What I’m always intrigued to find out when I read any drinking memoir (currently reading ‘Girl Walks Out of a Bar’ by Lisa Smith) is how much someone drank. Sometimes I wonder if this is my addict’s brain hoping to be able to say “look! That person drinks more! That means you are FINE!” but I can report that except for some of the stories that involve other substances too, there have been few so far where the author has topped my levels. On occasion I find myself thinking they must be lying. One bottle of wine per day? Pah! You call that a drinking problem? Bloody amateurs! Truth of the matter is it doesn’t, uhm, matter. We’re all different and we all react differently too. I always feel a bit hesitant to divulge the amounts I used to drink just in case someone like Drunk Me might hear and take it to be “oh look! She drinks WAY more! That means I am FINE!” – that’d be terrible. At the same time I want to be open and honest about this and talking about the actual amount of wine I was drowning in is part of the story here.
Strangely enough, looking back it would seem the amount I drank remained pretty level for almost the entirety of the 12-13 years I drank heavily. When I first spiralled, it was gradual but it was also FAST. In almost no time I quickly worked my way up to and went from almost a bottle of wine a night to nearly two bottles in what can’t have been more than a matter of a year or so of almost everyday drinking, and that’s where I seemed to remain. My cruising speed seemed to stabilise at between two and a half and closer to three bottles and that’s where I seemed to stay. Oh, I know, it’s staggering amounts – I’m not saying otherwise – but isn’t it a little surprising that it didn’t creep further? Then again, perhaps it would have. I just can’t imagine hard liquor but I’m sure my friend Tumbler probably said the same thing at some stage before she found herself drinking Jagermeister before breakfast during those last few years before she lost her life to alcoholism. It’s not as if I ever saw myself drinking a cask of wine every night of the week either. Tomaydo, tomahto.
Before I met Hubby nearly six years ago, I did go under a few times. One particular moment sticks out in my mind of getting more wine as soon as I could stand up one day and I was shaking so bad and was so dizzy I felt my legs starting to give way when I was less than 50 yards from my front door. I think that’s the only time I thought I’d have to open one of the bottles there and then, right on the sidewalk out in the street, and take a few swigs to come right. I didn’t have to, but you can bet your bottom dollar I was into that bottle before I even took my shoes off after making it home those last few yards. I don’t know what time of day it was but probably not much past lunchtime. Hubby, unbeknownst to him, probably slowed me down. Never good to have a witness when you’re up to no good. So I probably have more to thank him for than just telling him I’m grateful for being my best friend – the fact that he just exists seems to have pulled me back from the edge a bit. I’m sure this is true for many alcoholics but I sank the deepest when I was left alone and unchecked and could drink the way I wanted to.
That was the amount I seemed to maintain over the majority of my heavy drinking days – around the two and a half bottles of wine per sitting. Before the dawn of Hubby there were patches – sometimes longer periods – of every single day, definitely. There were also times when I didn’t drink that often and even a longer period one year where I didn’t drink at all for nearly five months. I suspect many of us alkies have a drinking history like that, slightly patchy. In the years since Hubby came along I’d say I’ve probably averaged around four or five nights a week. To be clear though, there are very few instances when I’ve had a drink and it hasn’t lead to me getting completely blotto or in black-out. Apart from times when I’ve either not been able to as there was no more booze or we had visitors or similar, it’s always been a case of if I have one I’m a goner. One drink is too many, twenty aren’t enough – the story of my life.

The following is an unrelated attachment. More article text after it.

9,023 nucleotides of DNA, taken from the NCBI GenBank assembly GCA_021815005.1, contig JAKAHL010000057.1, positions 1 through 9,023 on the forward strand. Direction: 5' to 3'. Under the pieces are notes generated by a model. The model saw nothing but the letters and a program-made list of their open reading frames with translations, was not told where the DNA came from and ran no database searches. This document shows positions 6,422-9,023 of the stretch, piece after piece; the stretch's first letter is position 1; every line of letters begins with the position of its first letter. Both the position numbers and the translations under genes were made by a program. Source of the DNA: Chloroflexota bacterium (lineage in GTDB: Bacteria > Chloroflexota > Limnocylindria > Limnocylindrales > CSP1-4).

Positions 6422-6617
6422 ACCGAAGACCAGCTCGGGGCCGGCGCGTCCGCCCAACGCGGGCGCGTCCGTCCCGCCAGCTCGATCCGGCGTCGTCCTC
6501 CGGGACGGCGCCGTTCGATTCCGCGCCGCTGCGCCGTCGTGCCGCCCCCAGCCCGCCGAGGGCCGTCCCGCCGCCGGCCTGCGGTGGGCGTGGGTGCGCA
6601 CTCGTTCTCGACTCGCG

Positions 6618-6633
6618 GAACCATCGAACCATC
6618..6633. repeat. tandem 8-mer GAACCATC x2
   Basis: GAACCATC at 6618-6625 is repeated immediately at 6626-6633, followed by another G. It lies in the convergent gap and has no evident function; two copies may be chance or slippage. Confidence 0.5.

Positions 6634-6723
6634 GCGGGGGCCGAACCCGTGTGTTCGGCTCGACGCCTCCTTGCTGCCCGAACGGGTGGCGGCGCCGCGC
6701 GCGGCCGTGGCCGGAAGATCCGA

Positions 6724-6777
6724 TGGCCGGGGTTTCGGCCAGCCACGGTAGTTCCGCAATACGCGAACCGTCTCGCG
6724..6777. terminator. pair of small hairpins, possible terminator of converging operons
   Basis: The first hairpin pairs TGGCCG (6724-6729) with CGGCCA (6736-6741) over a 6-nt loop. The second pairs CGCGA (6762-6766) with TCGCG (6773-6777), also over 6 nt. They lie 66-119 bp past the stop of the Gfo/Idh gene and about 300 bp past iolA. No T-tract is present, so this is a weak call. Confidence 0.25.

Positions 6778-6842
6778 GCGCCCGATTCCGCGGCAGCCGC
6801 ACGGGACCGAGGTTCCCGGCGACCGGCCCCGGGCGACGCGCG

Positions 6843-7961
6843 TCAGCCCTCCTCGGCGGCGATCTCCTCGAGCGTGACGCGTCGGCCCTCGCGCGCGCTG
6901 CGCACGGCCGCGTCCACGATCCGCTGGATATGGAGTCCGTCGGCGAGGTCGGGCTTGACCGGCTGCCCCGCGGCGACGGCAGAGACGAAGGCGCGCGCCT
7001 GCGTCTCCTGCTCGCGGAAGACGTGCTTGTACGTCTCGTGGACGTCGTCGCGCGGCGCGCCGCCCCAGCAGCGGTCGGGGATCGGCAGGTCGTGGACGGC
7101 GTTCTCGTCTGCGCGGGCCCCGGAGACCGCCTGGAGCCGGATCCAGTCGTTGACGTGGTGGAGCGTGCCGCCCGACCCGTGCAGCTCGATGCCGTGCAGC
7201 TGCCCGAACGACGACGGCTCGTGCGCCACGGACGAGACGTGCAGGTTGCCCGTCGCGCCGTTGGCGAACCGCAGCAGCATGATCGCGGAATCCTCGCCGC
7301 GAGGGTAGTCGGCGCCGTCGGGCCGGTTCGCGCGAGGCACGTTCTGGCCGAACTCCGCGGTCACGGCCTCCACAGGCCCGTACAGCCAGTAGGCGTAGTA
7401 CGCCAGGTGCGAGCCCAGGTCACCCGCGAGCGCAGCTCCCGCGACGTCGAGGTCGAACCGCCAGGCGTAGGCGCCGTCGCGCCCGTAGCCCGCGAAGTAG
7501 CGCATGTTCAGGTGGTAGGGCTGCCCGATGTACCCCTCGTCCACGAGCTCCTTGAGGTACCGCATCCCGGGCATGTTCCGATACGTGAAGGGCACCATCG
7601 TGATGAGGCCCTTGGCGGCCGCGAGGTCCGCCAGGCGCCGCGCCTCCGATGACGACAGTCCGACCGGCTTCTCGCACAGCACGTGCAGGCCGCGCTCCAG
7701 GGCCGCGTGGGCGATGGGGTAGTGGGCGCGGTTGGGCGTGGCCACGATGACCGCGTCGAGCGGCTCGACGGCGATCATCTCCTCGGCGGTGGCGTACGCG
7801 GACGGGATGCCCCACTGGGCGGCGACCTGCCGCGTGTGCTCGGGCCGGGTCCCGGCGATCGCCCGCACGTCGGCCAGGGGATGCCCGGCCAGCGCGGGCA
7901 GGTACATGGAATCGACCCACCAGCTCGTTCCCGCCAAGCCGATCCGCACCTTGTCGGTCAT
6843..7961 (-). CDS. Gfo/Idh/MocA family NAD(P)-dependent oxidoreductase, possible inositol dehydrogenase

Do you read this and think HOLY MOLY did she really drink that much? Or do you read this the way I read about one bottle of wine per day and think WTF that’s nothing? You don’t have to tell me but it does always interest me for some reason to hear what another addict’s/alcoholic’s daily intake looked like. Not sure why and whilst in the past it would have been in the hope I’d be able to say “hurrah! I don’t have a problem because just look how much SHE drinks! I’m nothing like that!“, that’s not the case now. I don’t want to drink again because 1) it only causes shit and has no benefits, and 2) if I start drinking I cannot stop.
So the book I mentioned at the beginning is actually one of those where I’ve gone HOLY MOLY, because Smith describes drinking wine and snorting cocaine from the moment she wakes up. There is no part of me – at least not right now – that is trying to use this as a favourable comparison though. It’s not better and it’s not worse. Addiction is addiction. Just like it might be easy to point to the end stage alcoholic on the park bench and say “but I’m not THAT bad” in some pathetic attempt at making yourself believe you’re a “better” drunk because you’re drinking a good wine and not strong cider out of a can in full view. Tomaydo, tomahto. I’ve said it before, but the only difference between me and the drunk on the park bench in this very moment is one drink. That’s all.
Today I’m not going to drink.